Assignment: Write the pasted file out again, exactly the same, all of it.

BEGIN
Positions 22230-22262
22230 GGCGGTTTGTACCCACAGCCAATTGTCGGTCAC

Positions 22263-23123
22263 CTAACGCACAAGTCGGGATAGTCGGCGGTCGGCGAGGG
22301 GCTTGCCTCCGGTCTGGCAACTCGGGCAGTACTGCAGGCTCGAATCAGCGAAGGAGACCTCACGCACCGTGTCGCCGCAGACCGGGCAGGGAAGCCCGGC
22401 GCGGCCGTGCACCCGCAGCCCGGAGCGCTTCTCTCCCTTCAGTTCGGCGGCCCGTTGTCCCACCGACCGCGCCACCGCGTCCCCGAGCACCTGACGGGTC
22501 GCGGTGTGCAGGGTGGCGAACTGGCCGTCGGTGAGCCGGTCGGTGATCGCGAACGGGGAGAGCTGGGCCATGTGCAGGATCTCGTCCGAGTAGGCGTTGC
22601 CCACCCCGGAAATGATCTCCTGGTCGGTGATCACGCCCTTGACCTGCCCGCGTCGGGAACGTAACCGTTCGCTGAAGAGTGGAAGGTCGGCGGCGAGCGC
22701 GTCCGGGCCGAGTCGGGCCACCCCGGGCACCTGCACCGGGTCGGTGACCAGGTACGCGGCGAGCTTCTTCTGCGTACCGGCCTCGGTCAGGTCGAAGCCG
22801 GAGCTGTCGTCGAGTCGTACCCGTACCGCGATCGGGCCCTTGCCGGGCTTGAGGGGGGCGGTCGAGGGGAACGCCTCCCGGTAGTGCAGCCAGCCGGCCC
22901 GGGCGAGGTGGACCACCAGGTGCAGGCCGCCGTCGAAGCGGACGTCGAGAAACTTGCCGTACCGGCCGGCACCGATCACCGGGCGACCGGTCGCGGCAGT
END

Positions 22230-22262
22230 GGCGGTTTGTACCCACAGCCAATTGTCGGTCAC

Positions 22263-23123
22263 CTAACGCACAAGTCGGGATAGTCGGCGGTCGGCGAGGG
22301 GCTTGCCTCCGGTCTGGCAACTCGGGCAGTACTGCAGGCTCGAATCAGCGAAGGAGACCTCACGCACCGTGTCGCCGCAGACCGGGCAGGGAAGCCCGGC
22401 GCGGCCGTGCACCCGCAGCCCGGAGCGCTTCTCTCCCTTCAGTTCGGCGGCCCGTTGTCCCACCGACCGCGCCACCGCGTCCCCGAGCACCTGACGGGTC
22501 GCGGTGTGCAGGGTGGCGAACTGGCCGTCGGTGAGCCGGTCGGTGATCGCGAACGGGGAGAGCTGGGCCATGTGCAGGATCTCGTCCGAGTAGGCGTTGC
22601 CCACCCCGGAAATGATCTCCTGGTCGGTGATCACGCCCTTGACCTGCCCGCGTCGGGAACGTAACCGTTCGCTGAAGAGTGGAAGGTCGGCGGCGAGCGC
22701 GTCCGGGCCGAGTCGGGCCACCCCGGGCACCTGCACCGGGTCGGTGACCAGGTACGCGGCGAGCTTCTTCTGCGTACCGGCCTCGGTCAGGTCGAAGCCG
22801 GAGCTGTCGTCGAGTCGTACCCGTACCGCGATCGGGCCCTTGCCGGGCTTGAGGGGGGCGGTCGAGGGGAACGCCTCCCGGTAGTGCAGCCAGCCGGCCC
22901 GGGCGAGGTGGACCACCAGGTGCAGGCCGCCGTCGAAGCGGACGTCGAGAAACTTGCCGTACCGGCCGGCACCGATCACCGGGCGACCGGTCGCGGCAGT